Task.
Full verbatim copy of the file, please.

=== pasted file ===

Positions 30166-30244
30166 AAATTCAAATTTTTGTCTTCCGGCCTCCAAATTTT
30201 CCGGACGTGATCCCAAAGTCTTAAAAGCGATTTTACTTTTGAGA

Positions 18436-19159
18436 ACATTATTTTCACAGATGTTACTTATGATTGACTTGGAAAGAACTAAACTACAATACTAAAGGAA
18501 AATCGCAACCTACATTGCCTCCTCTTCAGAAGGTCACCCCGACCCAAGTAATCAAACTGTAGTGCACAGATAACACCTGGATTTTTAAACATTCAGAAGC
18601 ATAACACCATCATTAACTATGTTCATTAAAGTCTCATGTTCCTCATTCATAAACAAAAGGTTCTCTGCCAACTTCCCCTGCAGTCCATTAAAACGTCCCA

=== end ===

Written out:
Positions 30166-30244
30166 AAATTCAAATTTTTGTCTTCCGGCCTCCAAATTTT
30201 CCGGACGTGATCCCAAAGTCTTAAAAGCGATTTTACTTTTGAGA

Positions 18436-19159
18436 ACATTATTTTCACAGATGTTACTTATGATTGACTTGGAAAGAACTAAACTACAATACTAAAGGAA
18501 AATCGCAACCTACATTGCCTCCTCTTCAGAAGGTCACCCCGACCCAAGTAATCAAACTGTAGTGCACAGATAACACCTGGATTTTTAAACATTCAGAAGC
18601 ATAACACCATCATTAACTATGTTCATTAAAGTCTCATGTTCCTCATTCATAAACAAAAGGTTCTCTGCCAACTTCCCCTGCAGTCCATTAAAACGTCCCA